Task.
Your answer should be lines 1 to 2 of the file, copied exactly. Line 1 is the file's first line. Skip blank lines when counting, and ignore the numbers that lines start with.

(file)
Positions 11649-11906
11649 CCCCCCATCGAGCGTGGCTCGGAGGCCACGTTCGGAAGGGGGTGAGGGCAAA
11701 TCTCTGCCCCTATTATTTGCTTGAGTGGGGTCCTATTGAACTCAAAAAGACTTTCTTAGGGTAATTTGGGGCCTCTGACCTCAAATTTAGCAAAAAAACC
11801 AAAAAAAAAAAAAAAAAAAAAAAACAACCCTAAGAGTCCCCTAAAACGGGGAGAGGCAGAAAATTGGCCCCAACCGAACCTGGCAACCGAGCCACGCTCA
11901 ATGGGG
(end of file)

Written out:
Positions 11649-11906
11649 CCCCCCATCGAGCGTGGCTCGGAGGCCACGTTCGGAAGGGGGTGAGGGCAAA